Risk assessment: Seasonal influenza 2011–2012 in Europe (EU/EEA countries)
ECDC produces an annual risk assessment for the seasonal influenza epidemics in Europe. This is following both a recommendation in the report on the handling of the 2009 pandemic adopted by the World Health Assembly in May 2011 and the model developed by ECDC during that pandemic. The first EU seasonal influenza risk assessment was published in January 2011, following the start of the influenza season in late November 2010. In 2012, the season started later than in most years, with the first five countries exceeding their epidemic threshold in week 3/2012.
Risk assessment: Seasonal influenza 2013–2014 in the EU/EEA countries
This document is a routine and planned risk assessment of the 2013-2014 seasonal influenza in EU/EEA countries. Active circulation of influenza has started late in Europe in the 2013-2014 season, with a different timing across EU/EEA countries, states the annual ECDC risk assessment on seasonal influenza.
Risk assessment: Seasonal influenza 2014–2015 in the EU/EEA countries
This risk assessment covers the 2014–2015 influenza season in the European Union and European Economic Area (EU/EEA).
Risk assessment: Seasonal influenza 2012/13 in Europe (EU/EEA countries)
ECDC has produced an annual risk assessment of the seasonal influenza epidemics in Europe since the 2010/11 season following the model developed by ECDC during the 2009 pandemic. It gives an early description of the influenza season in the countries affected earliest, providing guidance and information to countries that are affected later, as influenza progresses across Europe over several months. It describes any specifics of the season, particularly in areas where public health or clinical actions are envisaged, as well as highlights areas of uncertainty where further work is required.
Risk assessment update: seasonal influenza, EU/EEA, 2016–2017
This updated risk assessment provides an overview of the current influenza situation in Europe.
Rapid risk assessment: Influenza-associated invasive pulmonary aspergillosis, Europe
This report assesses the risk of invasive pulmonary aspergillosis (IPA) among patients with severe influenza in hospital intensive care units in the European Union (EU)/European Economic Area (EEA)
Rapid risk assessment: Public health risks related to communicable diseases during the hajj 2019, Saudi Arabia, 9–14 August 2019
In 2019, the hajj will take place between 9 and 14 August. The risk for EU/EEA citizens to become infected with communicable diseases during the 2019 hajj is considered low, thanks to the vaccination requirements for travelling to Makkah (Mecca) and the Saudi Arabian preparedness plans that address the management of health hazards during and after hajj.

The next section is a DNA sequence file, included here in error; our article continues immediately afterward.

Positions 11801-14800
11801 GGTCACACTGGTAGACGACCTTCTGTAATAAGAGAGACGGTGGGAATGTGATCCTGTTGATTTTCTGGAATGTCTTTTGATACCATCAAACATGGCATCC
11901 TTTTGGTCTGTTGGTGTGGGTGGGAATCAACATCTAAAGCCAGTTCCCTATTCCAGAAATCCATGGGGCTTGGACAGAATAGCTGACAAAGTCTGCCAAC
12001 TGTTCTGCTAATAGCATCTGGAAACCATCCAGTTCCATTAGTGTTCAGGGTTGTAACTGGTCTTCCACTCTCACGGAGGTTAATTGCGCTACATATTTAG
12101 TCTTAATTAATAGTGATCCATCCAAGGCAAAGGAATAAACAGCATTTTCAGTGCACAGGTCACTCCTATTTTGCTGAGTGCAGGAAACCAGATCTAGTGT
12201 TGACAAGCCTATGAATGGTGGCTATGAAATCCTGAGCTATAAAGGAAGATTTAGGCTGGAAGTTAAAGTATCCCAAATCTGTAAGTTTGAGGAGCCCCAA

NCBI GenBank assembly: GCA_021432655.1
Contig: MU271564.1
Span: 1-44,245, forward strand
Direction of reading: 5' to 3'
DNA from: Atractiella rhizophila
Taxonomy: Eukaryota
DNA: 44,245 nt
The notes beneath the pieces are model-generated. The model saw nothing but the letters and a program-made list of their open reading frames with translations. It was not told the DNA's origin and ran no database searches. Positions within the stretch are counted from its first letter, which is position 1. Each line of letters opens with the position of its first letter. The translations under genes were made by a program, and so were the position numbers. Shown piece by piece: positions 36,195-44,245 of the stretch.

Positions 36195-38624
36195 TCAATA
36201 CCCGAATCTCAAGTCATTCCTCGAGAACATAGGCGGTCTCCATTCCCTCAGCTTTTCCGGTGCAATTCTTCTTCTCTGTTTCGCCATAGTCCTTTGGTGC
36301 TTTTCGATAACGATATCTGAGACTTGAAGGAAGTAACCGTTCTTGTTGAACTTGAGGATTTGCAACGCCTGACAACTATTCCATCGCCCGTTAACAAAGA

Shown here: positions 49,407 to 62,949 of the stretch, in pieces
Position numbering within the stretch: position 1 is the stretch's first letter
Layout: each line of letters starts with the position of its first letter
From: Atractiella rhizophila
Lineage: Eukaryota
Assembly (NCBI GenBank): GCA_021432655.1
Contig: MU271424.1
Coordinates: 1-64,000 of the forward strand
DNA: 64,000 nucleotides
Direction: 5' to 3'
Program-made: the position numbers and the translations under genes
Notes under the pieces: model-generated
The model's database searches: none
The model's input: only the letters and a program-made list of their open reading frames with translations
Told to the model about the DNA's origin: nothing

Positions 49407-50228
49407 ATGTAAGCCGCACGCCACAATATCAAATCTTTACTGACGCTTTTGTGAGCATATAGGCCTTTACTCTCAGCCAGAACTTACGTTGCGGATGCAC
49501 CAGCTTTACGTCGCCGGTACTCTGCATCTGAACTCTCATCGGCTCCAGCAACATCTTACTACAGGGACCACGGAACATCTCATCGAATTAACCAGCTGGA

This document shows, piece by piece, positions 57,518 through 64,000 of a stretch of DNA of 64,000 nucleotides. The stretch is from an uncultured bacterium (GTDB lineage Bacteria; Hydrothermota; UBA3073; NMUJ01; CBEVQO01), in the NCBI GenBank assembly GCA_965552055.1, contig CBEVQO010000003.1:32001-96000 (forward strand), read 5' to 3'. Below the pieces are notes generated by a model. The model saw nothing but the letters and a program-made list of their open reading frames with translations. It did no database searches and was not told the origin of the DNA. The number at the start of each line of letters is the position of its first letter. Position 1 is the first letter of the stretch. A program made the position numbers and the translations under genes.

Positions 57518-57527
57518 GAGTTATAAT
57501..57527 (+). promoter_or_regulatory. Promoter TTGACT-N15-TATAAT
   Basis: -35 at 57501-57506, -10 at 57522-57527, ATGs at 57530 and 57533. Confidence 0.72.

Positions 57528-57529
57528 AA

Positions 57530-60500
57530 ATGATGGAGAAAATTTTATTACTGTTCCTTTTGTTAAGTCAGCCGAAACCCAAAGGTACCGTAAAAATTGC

- Food- and waterborne diseases
- Hepatitis A
- Hepatitis B
- Mass gathering
- Meningococcal disease
- Middle East respiratory syndrome coronavirus
- Public health threat
- Saudi Arabia
- Travellers' health
- Vaccine preventable diseases
- Vector-borne disease
Risk assessment: Swine-origin triple reassortant influenza A(H3N2) variant viruses in North America
Following recent increased reporting of human infections in the US with an influenza A(H3N2) variant virus of swine origin (A(H3N2)v), ECDC has updated its risk assessment. It concludes that the swine-origin influenza A(H3N2)v viruses do not currently pose a serious risk to human health in general and Europe in particular.
ECDC rapid risk assessment: Human cases of swine influenza without apparent exposure to pigs, United States and Mexico
On April 21, the United States reported on the existence of 2 human cases of swine influenza A (H1N1) infection. On 23 April, through intensified surveillance efforts, a total of 7 confirmed human cases of swine influenza A (H1N1) infection, were reported.
Rapid risk assessment on influenza A(H7N9) China, 12 April 2013
On 31 March 2013, Chinese authorities announced the identification of a novel reassortant A(H7N9) influenza virus isolated from three unlinked cases of severe respiratory disease in eastern China. This is the first time that human infection with avian influenza virus A(H7N9) has been identified.
Since then, human cases have continued to be reported from eastern China. As of 11 April, there were 38 laboratory-confirmed cases including ten deaths reported from four bordering provinces with a concentration of cases in and around Shanghai. Cases occur sporadically, without obvious epidemiological links. There is currently no confirmed human-to-human transmission.